Wildlife of Cyprus
“Cyprus Mediterranean forests”. World Wildlife Fund.
Located in the Mediterranean Sea, this island ecoregion is home to a variety of flora and fauna. More than 125 endemic plants are found here including the endangered Cyprus cedar (Cedrus brevifolia) and the Cyprus oak (Quercus alnifolia). The island also serves as a stepping stone between Europe and Africa for millions of migratory birds every year. Over 350 species of birds can be found here, most of which are migratory. Some 46 residents and 27 migratory species breed regularly on the island; about 10 species are endemic. The island is home to a number of mammals such as the Cyprus moufflon (Ovis orientalis ophion), which is a rare type of wild sheep found only on the island of Cyprus. Only eighteen percent of the island is covered by its original habitat. Conversion of forest to pastures, urban development, forest fires, and tourism are all causes of habitat loss and continue to be a threat to this ecoregion.
“Cyprus Ecoregion profile”. National geographic.
From high mountain ranges to low plains, the Cyprus Mediterranean Forests ecoregion includes a wide range of habitats on the island of Cyprus. Oak, strawberry, juniper, and cypress trees thrive at lower elevations. On the driest low plains in the center of the island, the shrub-like vegetation includes wild olives and carob trees. As you move higher into the mountains, pine forests provide an ideal habitat for many specialized species of plants and animals. And impressive mountain pine forests and juniper woodlands cover the mountain summits. Throughout the island, each mountain range hosts a number of plants and animals that are found nowhere else on Earth.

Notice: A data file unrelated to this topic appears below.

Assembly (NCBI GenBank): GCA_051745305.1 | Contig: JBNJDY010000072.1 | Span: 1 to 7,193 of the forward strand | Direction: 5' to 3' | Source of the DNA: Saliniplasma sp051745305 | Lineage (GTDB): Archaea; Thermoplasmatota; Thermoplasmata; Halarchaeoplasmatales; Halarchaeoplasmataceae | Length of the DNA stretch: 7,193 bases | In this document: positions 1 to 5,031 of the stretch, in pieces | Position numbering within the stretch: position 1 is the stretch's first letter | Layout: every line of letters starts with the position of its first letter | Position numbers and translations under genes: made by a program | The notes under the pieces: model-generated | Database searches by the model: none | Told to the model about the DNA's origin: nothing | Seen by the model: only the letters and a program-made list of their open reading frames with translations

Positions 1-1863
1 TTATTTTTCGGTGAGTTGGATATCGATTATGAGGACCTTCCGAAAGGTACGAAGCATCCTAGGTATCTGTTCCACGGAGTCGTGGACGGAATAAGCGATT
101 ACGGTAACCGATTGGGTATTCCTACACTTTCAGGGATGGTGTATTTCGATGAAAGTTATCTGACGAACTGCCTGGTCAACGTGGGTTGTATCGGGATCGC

Cyprus is rich in most kinds of wildlife, except trees and mammals. It is an environmental necessity that the delicate balance should not be unduly disturbed, as it was by the malaria eradication scheme in the late 1940s/early 1950s. By this, I am not saying that the eradication was bad, as such, but the method was too drastic. The use of massive amounts of DDT, even in malaria-free regions (remembering mosquitoes cannot fly more than about 100 to 150 metres from their breeding area), resulted in the extinction of many insect species which upset the balance of the food chains that depended on them, including birds and mammals. In addition, the balance was also upset when wetlands were drained.